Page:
Maria Lupita Soto Torres
Maria Lupita Soto Torres immigrated to the United States from Mexico when she was 9-years-old, without knowing a word of English. Despite these early challenges, she went through school and eventually graduated from Louisiana Tech University with a Bachelor of Arts in Family and Child Studies (FCS).
Soto Torres has invested over eight years in advocacy and educational work with the Hispanic community. Specifically, she focuses her efforts on helping Hispanic women, who traditionally do not access to educational opportunities. Additionally, she devotes her time to helping younger generations of Hispanic students access scholarships and other resources in pursuit of their educational and career goals.
In 2013, Soto Torres joined Louisiana Delta Community College as an instructor for their adult education program. While working with Spanish-speaking adult education students, she completed her LCTCS WorkReady U Adult Education Certification. She later joined Bossier Parish Community College’s (BPCC) College Transition Programs department as the only Spanish-language high school equivalency coordinator. In her role as lead educator and coordinator for Hispanic students who live in the 11-parish region BPCC serves, Soto Torres creates courses and instructs a curriculum of her own design tailored to the particular educational and soft-skills needs of her local Hispanic community. As part of her responsibilities within College Transition Programs, she is the lead math instructor within College Transition Programs’ Allied Health Career Pathway. In this role, she facilitates instruction in both English and Spanish based on the needs of the specific student.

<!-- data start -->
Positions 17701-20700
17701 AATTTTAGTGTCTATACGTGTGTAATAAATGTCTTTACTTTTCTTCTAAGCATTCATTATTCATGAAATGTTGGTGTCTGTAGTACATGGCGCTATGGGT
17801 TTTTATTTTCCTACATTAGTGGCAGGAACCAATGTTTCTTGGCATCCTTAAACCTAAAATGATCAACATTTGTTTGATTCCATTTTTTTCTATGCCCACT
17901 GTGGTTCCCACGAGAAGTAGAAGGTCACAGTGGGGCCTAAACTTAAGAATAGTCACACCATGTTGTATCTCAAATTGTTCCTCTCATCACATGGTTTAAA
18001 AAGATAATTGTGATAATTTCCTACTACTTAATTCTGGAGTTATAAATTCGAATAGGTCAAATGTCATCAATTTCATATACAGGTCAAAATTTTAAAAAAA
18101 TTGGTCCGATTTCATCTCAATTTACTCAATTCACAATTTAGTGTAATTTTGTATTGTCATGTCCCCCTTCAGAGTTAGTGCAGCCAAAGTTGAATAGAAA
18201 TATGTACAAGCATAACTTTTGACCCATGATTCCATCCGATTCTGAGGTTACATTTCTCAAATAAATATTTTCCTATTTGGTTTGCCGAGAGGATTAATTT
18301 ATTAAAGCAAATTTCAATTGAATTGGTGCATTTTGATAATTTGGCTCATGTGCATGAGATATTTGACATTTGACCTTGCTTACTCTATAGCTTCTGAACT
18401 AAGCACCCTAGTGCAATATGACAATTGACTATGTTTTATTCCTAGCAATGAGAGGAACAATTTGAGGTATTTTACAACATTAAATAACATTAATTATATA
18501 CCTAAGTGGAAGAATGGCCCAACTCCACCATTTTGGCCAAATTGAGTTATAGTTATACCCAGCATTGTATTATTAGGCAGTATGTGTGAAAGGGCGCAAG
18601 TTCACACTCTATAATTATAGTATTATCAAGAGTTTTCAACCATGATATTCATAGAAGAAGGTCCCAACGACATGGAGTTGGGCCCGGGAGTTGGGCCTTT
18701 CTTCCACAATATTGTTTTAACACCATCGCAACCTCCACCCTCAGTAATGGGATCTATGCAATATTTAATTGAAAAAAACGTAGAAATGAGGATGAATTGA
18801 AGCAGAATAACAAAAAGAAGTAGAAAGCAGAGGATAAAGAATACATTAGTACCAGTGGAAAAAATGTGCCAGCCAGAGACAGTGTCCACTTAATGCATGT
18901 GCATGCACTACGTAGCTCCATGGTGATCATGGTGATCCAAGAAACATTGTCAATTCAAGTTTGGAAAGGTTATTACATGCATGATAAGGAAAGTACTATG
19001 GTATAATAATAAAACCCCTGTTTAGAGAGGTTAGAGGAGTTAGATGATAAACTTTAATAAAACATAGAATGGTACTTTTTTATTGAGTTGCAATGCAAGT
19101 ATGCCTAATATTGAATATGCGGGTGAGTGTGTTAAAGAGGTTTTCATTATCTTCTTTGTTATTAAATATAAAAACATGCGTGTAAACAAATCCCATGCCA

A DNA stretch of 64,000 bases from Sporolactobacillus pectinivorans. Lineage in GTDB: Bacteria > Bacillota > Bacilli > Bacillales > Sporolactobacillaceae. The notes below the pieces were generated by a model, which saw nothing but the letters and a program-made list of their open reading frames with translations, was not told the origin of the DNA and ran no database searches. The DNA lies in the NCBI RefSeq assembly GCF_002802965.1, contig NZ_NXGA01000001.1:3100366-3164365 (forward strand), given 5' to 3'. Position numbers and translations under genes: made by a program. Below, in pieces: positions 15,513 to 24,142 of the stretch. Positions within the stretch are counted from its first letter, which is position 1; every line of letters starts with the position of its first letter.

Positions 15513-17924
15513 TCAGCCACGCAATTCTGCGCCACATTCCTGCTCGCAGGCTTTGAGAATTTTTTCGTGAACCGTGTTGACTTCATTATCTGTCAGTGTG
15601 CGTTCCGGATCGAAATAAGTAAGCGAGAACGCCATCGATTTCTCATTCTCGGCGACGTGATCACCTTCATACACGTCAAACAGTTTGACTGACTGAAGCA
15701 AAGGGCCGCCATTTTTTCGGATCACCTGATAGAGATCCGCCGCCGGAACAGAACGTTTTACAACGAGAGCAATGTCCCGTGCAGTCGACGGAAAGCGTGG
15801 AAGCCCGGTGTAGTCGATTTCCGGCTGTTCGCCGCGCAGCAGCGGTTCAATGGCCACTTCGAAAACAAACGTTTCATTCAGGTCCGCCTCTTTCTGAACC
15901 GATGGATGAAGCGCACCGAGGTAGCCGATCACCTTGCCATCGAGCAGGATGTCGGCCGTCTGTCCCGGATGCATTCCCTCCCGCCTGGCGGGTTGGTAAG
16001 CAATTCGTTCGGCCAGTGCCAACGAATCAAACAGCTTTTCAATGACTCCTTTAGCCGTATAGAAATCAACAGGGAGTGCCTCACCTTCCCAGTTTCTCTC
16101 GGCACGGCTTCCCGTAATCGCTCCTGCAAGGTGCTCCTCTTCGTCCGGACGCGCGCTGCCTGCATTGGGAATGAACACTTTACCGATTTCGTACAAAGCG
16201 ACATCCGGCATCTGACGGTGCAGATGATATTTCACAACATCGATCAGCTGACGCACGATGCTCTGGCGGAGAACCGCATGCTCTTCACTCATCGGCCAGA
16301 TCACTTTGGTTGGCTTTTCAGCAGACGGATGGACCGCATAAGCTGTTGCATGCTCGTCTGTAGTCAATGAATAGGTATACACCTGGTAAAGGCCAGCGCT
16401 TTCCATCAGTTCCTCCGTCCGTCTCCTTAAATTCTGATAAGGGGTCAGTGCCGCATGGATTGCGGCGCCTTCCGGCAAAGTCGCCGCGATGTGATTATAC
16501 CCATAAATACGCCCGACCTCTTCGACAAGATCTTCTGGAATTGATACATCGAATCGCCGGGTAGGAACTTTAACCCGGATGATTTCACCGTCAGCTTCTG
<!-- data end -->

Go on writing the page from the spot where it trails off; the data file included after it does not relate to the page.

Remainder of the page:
Soto Torres also serves as a Title IX confidential adviser. In conjunction with her campus-wide availability for students, she uses her role to ensure that BPCC’s Hispanic student population has a proactive resource for their mental health and overall well-being.
Soto Torres also regularly volunteers at the campus food bank to assist in translation services. Her efforts in supporting the food bank and food distribution resulted in an 80 percent retention rate for BPCC Hispanic students.
When she is not engaged in on BPCC’s campus, Soto Torres volunteers her time to serve as an interpreter and advocate for members of her local Hispanic community. She has developed close working ties with the Mexican Consulate based in New Orleans, and biannually, Soto Torres and the consulate host a multi-day opportunity for the local Hispanic community to meet with representatives of the Mexican government in an effort to provide them with local and secure access to documentation and resources without the need for travel to New Orleans.
Soto Torres’ FCS degree has helped her work with children and adults throughout her career.
“The program teaches you how to really care about people,” Soto Torres said. “My experience at Louisiana Tech was the best. Faculty members care about students, and students really learn the necessary skills in order to succeed in the real-life world.”